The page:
Opening up the App Store
Apple has agreed to a major overhaul of its digital services business that will allow customers in the E.U. to download apps from rival app stores, use third-party payment systems and more easily choose a default browser that’s not Safari.
It’s the latest example of regulators forcing big changes on Big Tech.
Apple is making the changes to comply with the E.U. Digital Markets Act, which takes effect in March. The law is a big test for the bloc, which has been trying for years to limit the market dominance of U.S. companies like Apple, Amazon and Google, fearing that their size harms competition and consumers.
The E.U. is a big market for the iPhone maker. The bloc accounts for about 6 percent of the company’s App Store business, which has estimated global revenue of $24 billion. Apple shares fell 1 percent on the news on Thursday.
Apple warned the requirements would be bad for customers. Phil Schiller, who leads the App Store business, grumbled to The Financial Times that the revamp was being forced upon the company and that the measures will make the user experience in Europe inferior to that of “the rest of the world.”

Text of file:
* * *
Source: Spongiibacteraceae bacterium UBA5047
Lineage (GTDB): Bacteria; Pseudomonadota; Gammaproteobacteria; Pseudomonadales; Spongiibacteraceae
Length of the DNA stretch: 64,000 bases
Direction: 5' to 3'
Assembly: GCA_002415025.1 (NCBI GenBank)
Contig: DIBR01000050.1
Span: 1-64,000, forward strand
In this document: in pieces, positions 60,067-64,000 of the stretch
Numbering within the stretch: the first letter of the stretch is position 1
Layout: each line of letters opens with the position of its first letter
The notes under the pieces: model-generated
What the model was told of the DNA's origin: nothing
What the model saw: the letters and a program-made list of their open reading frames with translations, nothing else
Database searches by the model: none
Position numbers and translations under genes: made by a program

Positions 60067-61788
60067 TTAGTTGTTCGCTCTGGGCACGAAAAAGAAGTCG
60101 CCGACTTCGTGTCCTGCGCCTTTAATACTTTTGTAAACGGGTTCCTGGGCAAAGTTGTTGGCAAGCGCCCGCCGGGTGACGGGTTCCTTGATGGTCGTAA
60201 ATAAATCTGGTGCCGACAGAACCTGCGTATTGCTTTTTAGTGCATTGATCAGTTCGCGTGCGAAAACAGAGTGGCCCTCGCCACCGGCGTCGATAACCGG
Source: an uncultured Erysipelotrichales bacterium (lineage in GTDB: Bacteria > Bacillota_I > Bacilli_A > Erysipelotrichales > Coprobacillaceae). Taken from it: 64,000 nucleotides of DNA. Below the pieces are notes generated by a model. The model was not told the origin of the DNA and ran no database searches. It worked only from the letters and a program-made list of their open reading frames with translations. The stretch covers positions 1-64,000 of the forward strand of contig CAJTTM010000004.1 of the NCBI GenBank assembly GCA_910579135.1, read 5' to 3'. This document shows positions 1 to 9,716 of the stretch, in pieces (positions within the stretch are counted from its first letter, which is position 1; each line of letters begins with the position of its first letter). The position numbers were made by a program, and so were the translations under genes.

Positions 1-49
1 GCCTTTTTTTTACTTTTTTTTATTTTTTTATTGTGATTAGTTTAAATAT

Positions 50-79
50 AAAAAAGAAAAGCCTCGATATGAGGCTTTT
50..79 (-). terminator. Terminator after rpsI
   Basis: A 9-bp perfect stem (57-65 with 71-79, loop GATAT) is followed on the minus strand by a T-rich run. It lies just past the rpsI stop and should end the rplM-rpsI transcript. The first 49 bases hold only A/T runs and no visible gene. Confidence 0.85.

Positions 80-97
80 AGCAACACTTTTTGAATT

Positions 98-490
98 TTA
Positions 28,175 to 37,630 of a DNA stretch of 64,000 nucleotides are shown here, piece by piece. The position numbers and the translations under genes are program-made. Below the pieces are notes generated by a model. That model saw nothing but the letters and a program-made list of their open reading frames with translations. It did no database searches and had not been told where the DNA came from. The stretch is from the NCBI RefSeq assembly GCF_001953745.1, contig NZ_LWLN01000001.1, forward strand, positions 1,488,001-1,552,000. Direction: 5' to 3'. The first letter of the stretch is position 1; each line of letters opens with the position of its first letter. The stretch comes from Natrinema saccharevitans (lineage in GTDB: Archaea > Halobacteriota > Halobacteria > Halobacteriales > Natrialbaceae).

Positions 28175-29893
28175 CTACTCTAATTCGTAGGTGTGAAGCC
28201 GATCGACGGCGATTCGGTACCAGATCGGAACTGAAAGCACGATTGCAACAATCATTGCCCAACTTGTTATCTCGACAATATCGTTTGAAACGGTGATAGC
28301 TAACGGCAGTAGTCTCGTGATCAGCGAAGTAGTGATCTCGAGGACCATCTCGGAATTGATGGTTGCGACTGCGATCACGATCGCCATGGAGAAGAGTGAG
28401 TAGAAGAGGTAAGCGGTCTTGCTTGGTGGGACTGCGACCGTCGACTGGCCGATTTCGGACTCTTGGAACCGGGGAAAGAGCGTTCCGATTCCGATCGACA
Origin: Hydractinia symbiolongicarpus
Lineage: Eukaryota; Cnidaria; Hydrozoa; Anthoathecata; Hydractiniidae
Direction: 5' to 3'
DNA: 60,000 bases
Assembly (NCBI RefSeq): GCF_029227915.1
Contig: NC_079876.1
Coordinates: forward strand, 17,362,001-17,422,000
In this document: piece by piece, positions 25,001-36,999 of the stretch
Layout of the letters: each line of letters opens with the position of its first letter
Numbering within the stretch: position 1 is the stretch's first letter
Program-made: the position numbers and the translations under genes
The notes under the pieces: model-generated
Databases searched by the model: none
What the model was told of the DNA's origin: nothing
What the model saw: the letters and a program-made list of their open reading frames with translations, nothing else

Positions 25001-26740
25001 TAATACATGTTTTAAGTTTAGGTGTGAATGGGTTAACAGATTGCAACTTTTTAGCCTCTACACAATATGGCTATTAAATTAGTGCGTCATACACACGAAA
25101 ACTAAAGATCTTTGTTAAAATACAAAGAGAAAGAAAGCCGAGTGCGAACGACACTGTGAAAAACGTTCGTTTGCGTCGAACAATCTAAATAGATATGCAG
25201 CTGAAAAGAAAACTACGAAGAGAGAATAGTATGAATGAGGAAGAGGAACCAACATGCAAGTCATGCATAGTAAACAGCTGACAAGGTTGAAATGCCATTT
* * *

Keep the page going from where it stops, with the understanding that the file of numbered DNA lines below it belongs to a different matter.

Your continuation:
Opening up the App Store does address some criticisms by developers and regulators. Apple has long resisted making changes to the App store, which has come under fire by developers like Spotify and Epic Games for extracting high fees and requiring that they conform their technology to Apple’s platform.